We just finished up our inaugural year of Little League. As the mom of one of the best-players out there (ahem… I said I was a mom) I have to say how much fun T-Ball was! Everyone told me how boring it would be and how I’d be ready to gouge my eyes out after sitting through each and every game. But I could not disagree more.
I’d bring my chair every week, sit on the sidelines with my water-bottle and watch & cheer as the kids came to life out there. 45 to 60 minutes of pure relaxation. Now I will admit, T-Ball in our community is not competitive. Every hit is one base. Yes, you can get out, but that happens one in five batters; the chances of the other team catching the ball and throwing it to a baseman in time to get the runner out was pretty low, and pop-fly outs were unheard of. The inning is over after either three outs or 6 batters. No more than four innings, usually three. As for score, I can’t keep track… but it’s hardly something that is focused on. This is my kind of competition. Laid back and relaxed!
It helps that my 6 year-old doesn’t have his hands in the dirt the whole time. (Yes, it did happen though.) He had his head in the game and had his share of getting runners out. He didn’t hit the ball out of the park but made it around the bases. He looked forward to the games; the camaraderie on the bench waiting to bat; and the team-snacks after, of course.
Yesterday night, amid light-sprinkles, we had our final game of the season. At *E*’s first up-to-bat he popped the ball into the air. By some stroke up luck it went right to a fielder and the fielder caught it mid-air. I have never seen a child so surprised at what he had just accomplished (and thrilled!). There were cheers all over the field and amongst the spectators on both teams. (Pop-fly outs just don’t occur in T-Ball, after all.) Yes, my son was out, but even he was smiling at the other team’s good-fortune. This was certainly my kind of baseball!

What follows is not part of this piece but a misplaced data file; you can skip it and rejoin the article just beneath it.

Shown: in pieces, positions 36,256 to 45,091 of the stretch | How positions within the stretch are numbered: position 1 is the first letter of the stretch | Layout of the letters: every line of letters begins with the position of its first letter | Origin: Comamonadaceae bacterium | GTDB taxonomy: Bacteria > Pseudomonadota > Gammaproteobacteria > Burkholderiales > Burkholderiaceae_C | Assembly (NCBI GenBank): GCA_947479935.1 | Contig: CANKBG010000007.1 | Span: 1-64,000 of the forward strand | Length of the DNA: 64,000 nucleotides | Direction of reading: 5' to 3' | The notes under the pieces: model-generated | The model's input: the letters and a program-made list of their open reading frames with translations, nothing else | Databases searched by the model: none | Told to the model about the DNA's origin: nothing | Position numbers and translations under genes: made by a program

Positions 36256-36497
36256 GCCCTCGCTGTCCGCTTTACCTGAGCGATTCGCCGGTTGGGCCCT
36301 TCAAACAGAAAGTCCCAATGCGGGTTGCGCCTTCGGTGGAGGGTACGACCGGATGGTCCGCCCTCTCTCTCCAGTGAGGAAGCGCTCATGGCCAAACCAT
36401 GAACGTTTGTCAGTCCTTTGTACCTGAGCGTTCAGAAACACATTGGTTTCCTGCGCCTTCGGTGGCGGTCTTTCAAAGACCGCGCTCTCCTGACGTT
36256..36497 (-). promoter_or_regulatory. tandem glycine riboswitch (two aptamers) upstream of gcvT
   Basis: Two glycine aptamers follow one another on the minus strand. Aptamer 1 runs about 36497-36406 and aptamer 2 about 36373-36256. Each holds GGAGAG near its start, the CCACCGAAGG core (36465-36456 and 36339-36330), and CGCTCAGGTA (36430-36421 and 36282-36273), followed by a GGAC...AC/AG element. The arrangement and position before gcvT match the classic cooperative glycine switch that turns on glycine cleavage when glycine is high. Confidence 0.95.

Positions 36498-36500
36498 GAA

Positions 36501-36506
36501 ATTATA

So now as the season has come to an end a trophy sits on my son’s bedroom shelf. Yesterday afternoon that shelf had plastic-army men and humvees & even a giant Blackhawk helicopter on it. Those have all been pushed off the shelf for something more: A trophy. In 20 years it will be a dust-collector. Right now it is his pride-and-joy! A memento of the thrill of baseball in the eyes of a 6-year-old. And a reminder of good-clean memories in the eyes of his mom.